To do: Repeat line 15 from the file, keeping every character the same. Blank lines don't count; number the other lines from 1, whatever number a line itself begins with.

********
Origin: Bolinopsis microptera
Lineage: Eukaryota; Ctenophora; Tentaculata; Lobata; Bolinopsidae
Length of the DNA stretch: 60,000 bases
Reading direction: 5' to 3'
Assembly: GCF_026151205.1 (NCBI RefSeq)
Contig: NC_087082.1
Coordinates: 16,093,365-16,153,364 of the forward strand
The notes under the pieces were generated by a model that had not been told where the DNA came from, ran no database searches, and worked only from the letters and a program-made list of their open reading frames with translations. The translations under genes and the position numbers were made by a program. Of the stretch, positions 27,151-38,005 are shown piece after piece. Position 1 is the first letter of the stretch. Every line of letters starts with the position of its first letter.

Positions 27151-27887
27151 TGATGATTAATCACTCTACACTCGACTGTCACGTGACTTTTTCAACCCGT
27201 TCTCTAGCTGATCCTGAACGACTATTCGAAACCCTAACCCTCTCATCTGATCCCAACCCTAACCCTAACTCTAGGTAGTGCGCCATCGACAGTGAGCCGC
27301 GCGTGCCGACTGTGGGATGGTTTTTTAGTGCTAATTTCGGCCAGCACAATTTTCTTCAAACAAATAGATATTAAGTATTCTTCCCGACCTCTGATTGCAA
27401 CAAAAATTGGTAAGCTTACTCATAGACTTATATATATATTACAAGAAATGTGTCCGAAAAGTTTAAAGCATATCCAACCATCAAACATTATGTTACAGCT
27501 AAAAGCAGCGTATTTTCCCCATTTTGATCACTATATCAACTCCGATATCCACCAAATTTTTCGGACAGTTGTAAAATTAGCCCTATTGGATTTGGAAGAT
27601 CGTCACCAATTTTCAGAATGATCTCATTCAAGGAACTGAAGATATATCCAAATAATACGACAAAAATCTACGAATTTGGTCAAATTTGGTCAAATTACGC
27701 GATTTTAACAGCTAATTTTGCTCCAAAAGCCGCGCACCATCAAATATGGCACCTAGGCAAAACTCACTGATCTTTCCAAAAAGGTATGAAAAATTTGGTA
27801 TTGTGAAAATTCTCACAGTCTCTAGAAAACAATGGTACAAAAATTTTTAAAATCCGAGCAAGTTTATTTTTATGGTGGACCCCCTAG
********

27601 CGTCACCAATTTTCAGAATGATCTCATTCAAGGAACTGAAGATATATCCAAATAATACGACAAAAATCTACGAATTTGGTCAAATTTGGTCAAATTACGC